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The grounds of Wilderstein
is one of the few remaining nearly intact landscapes
of Calvert Vaux, one of the most important designers
of the 19th century. Vaux created the grounds of Wilderstein
in the Romantic style, structuring the views, carefully
placing specimen trees and controlling your experience
In the 20th century, much
of the plan became overgrown as the fortunes of the
family disappeared through poor judgment and circumstances.
The views of the river vanished, the nearby lands
overgrew and most of Vaux's conception disintegrated.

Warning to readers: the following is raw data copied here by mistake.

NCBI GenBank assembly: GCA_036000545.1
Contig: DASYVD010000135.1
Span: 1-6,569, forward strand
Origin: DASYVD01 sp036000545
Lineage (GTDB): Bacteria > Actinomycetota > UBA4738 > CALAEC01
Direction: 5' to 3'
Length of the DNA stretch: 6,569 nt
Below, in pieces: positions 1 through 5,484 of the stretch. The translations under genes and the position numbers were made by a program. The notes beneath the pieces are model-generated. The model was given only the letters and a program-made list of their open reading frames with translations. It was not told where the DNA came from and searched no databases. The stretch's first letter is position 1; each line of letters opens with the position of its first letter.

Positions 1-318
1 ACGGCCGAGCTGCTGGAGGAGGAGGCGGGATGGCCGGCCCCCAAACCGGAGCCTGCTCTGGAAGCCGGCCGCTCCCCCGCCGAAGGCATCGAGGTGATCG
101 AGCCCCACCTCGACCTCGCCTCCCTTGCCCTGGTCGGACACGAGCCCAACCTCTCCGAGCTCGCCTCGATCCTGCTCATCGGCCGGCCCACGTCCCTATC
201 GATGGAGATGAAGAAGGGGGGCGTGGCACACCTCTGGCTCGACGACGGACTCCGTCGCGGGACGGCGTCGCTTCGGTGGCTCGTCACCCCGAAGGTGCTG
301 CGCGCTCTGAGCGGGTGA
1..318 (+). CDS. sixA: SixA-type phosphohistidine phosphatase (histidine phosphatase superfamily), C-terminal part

But housed in the rabbit
warren like rooms of the house was the landscapes
salvation. Buried in the archives, waiting to be rediscovered,
was the actual plan of Vaux, carefully laid out and
detailed. The Wilderstein Preservation, the organization
rescuing the house, is slowly restoring the grounds
as well as stabilizing the structures. Already they
have reopened one of the vistas down to the river,
and more is planned for the near future.
Besides being one of the
most interesting of the Hudson Valley's Great Estates,
besides being owned by one of the most interesting
characters in the history of the Hudson Valley, Wilderstein
also is one of the most important landscapes in America.